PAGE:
Strains of bacteria and protozoa are being found that are resistant to chlorination, making them extremely difficult to kill. Worse yet, only a small number of these germs are required to cause an illness. One parasite of concern is cryptosporidium; a protozoan originating from human and animal feces as well as seasonal run-off. “Crypto” is known to stick on water filter membranes and even high doses of chlorine have difficulty terminating this culprit.

The Center for Disease Control (CDC) recently announced there were twice as many crypto outbreaks in 2016 as there were in 2014. States hardest hit on 2016 were Alabama, Arizona and Ohio.  Specifically, the CDC website reported “Arizona identified 352 people sick with Crypto for July–October 2016, compared with no more than 62 cases for any one year in 2011–2015. Ohio identified 1,940 people sick with Crypto in 2016, compared with no more than 571 cases for any one year in 2012–2015.”  The mystery here is whether the increase in outbreaks is due to increased reporting, better detection or simply more cases occurring.

Another perpetrator guilty of recidivism is the bacteria Legionella. Different species of this bug are responsible for Pontiac Fever and the more well-known Legionaries’ Disease.  According to a June 6, 2016 Washington Post web article, Legionnaire’s outbreaks have quadrupled over the last 15 years. Recent large outbreaks occurred in Flint, Michigan and New York City.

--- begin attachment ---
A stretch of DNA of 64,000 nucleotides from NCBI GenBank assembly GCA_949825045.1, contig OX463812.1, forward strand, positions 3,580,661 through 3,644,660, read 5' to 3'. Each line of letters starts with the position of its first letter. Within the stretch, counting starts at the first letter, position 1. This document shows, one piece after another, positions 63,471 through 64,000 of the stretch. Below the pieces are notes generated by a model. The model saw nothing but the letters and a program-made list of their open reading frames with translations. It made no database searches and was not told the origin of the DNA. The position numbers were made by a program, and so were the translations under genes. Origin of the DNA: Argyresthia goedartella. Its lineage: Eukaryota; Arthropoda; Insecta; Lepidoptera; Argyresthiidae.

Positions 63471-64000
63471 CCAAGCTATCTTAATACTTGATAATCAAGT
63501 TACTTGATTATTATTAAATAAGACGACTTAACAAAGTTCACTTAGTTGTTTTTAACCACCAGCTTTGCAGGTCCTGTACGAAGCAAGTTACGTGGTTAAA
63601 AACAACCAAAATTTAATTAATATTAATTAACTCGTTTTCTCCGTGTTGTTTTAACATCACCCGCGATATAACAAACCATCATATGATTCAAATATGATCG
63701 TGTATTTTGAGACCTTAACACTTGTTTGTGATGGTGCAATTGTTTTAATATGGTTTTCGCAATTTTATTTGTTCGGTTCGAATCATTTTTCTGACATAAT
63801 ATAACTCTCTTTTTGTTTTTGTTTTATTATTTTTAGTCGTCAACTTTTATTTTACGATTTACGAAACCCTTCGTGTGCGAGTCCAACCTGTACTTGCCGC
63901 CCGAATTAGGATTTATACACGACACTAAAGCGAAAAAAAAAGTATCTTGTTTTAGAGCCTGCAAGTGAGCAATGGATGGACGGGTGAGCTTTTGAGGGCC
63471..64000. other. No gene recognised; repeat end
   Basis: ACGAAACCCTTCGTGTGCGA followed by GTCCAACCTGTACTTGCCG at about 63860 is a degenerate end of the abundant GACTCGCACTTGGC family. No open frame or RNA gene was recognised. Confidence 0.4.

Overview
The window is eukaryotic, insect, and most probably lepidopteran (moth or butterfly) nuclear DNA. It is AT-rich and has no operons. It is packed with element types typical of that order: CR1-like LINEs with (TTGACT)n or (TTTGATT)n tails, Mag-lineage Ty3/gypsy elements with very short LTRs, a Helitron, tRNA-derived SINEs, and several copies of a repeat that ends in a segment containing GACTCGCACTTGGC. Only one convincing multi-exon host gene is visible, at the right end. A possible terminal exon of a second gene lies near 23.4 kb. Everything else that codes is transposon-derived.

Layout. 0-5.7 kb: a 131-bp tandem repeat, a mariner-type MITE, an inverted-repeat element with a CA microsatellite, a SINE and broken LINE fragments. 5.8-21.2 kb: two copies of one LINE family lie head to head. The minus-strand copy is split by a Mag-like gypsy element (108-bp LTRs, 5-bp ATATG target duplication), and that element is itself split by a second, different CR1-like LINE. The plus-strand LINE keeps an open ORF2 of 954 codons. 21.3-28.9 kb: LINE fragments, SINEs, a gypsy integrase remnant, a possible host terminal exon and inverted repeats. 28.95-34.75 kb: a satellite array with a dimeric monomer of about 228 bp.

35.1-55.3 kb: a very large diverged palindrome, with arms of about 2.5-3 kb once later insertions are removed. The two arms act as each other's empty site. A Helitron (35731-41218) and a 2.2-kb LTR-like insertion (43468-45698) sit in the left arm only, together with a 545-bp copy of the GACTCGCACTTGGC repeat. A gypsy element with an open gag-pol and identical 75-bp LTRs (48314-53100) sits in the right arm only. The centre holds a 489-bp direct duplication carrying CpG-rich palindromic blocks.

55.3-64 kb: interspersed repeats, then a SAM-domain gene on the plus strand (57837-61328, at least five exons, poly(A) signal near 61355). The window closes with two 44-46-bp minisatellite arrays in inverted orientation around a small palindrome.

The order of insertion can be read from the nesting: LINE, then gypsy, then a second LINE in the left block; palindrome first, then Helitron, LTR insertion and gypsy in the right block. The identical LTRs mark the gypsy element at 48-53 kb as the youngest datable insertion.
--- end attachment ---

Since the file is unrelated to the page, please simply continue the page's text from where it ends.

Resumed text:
Unfortunately, the health impacts of Legionella are more serious than Cryptosporidium. Crypto can cause nausea, stomach cramps and diarrhea for up to three weeks but Legionella can kill.  Medical treatment costs are high. CDC Director Tom Frieden has stated “The annual cost of treating Legionnaires’ disease, based on hospital claims, is about $434 million…”

The mystery to be solved with Legionella is how to detect it before an outbreak occurs. Legionella can be eliminated with proper water treatment but often it goes undetected until it’s too late.  It can build up in older plumbing infrastructures and strike when people breathe in small droplets of water containing the bacteria.

Legionella is a more challenging culprit to arrest. It’s costly to replace antiquated water infrastructure and It’s not easy to check closed-systems for bacterial contamination. Still, the CDC recommends proper maintenance of building water systems as the key to prevention.